1. They have been there the longest though its hardly McLaren or Williams fault they weren’t there before they existed. They have the biggest budget is the main reason for the incredulity. They are a mess and nothing will change whilst their culture remains one of point and blame across the different depts.

    2. Considering they are one of the most famous teams in Motorsport history, yeah it would be sad to see them making up the numbers. You would think even non Ferrari fans would want to see more teams challenging for wins.

      1. Every serious motorsport fan wants to see tight racing and championships not decided until the last race of the season. Unfortunately, the reality is that doesn’t happen very often at all and will probably be less likely as more and more races are added to the calendar. I’m a big fan of Hamilton and Mercedes, but I still want to see more competition. The mid-field has been entertaining this season, but not the sharp end.

        That said, I struggle not to be amused by Ferrari’s self-induced malaise. The sense of entitlement exhibited by many Ferrari fans makes their current plight even easier to enjoy.

      2. Dane, on the flip side, I would imagine that the reason why there is less sympathy is because this comes on the back of the investigation into Ferrari’s engines last year and the lack of transparency on the final judgement.

        Whilst you put forward the argument that they are a famous name and we should want to see more teams fighting at the front, it also sits quite poorly with a number of fans if they only did so through bending the rules and things then carried on as if nothing had happened.

        With the popular perception being that Ferrari effectively profited from being able to bend the rules in 2019 – given they finished 2nd in the World Constructors Championship, which would give them a pretty significant payment from Liberty Media – there are those who feel that the loss in prestige and loss of revenue that Ferrari will now experience as a result of their loss in form is a form of punishment that the team deserve for their behaviour in 2019 and will discourage them from such behaviour again.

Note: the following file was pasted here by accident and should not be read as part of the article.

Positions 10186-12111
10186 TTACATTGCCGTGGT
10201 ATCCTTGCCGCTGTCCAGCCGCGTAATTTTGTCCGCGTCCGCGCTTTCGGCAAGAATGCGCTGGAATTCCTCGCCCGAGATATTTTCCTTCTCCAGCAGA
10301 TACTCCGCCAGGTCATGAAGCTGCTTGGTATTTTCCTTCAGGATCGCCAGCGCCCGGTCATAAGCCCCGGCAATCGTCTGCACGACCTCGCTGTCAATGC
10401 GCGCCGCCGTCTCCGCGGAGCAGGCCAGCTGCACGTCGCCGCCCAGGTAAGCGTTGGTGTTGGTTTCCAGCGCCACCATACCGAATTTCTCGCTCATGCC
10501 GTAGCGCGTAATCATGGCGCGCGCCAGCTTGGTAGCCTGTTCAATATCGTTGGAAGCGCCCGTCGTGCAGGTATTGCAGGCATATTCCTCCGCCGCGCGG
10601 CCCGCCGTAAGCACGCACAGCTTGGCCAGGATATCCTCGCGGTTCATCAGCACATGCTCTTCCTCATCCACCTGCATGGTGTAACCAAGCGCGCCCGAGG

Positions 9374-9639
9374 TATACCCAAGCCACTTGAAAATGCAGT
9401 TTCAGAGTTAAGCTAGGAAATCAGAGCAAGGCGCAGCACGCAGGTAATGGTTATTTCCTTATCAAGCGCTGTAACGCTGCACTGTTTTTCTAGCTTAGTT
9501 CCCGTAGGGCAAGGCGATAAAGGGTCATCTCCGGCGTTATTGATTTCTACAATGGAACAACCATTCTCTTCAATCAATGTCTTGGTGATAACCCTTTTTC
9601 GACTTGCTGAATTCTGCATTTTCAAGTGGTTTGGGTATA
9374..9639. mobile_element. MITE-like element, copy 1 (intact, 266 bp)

5. Good to see Binotto has recovered from his illness.

    1. Me, too. Vi auguro buona salute, signor Binotto!

  6. “Charles had a great year,” said Binotto. “I think he developed throughout the season.

    Yep, especially his position in the last race of the year showed his (and the teams) progress and would have made him very happy.

  7. If Seb had matched Leclerc they would’ve finished with 196 points, that’s P4 in the constructors and only 6pts behind McLaren in 3rd. Clearly the car was capable of more but Vettel’s poor performances really let Ferrari down. With Sainz’s motivation and some performance gains they should be able to get back towards the top soon.

    1. Was the car capable of more? Or did leclerc just have a really good season? It could just be the ferrari has been designed for leclerc and vettel can’t get anything out of it. We have saw it with redbull for 2 years now. A car build & designed for verstappan that no one else can drive.

    2. That is probably a bit optimistic, as that would suggest that Vettel would have been finishing ahead of Leclerc at least a few more times in 2020 in practice.

      In that situation, the combined points haul of the team probably would have been higher, but the individual points total of either driver would be lower as Vettel would have had to displace Leclerc in at least some races – maybe, as a rough estimate, Leclerc’s total would have been 10-15 points lower because of Vettel taking a few of the points scoring opportunities he did, suggesting a combined points total more in the order of 170 points.

      It is true that, in turn, it would have altered the points scored by their rivals too, so it might still have been enough to beat some of those other teams – but it would potentially have also altered how those teams approached this season, so it’s hard to say quite how the overall season would have played out.

  8. As s Ferrari fan I’m a little bit biased of course but F1 is Ferrari and Ferrari is F1. They need each other but Ferrari are aware of the greater good.
    They have never used their veto anyway and over the past decade they even quite frequently put their own interests behind and accepted changes which weren’t particularly beneficial to them.

    1. @roadrunner F1 doesn’t need Ferrari. Only a tiny portion of people watch F1 just for Ferrari. Would it hurt the business? Obviously. Will it still be completely fine? Absolutely. I can’t say the same about Ferrari though. There is no better place to market than F1. They can try at FE and WEC all they want, they need F1.

  9. Mercedes were not scared of patiently building the best car, even if it meant spending a couple of years in the midfield (2010-2012).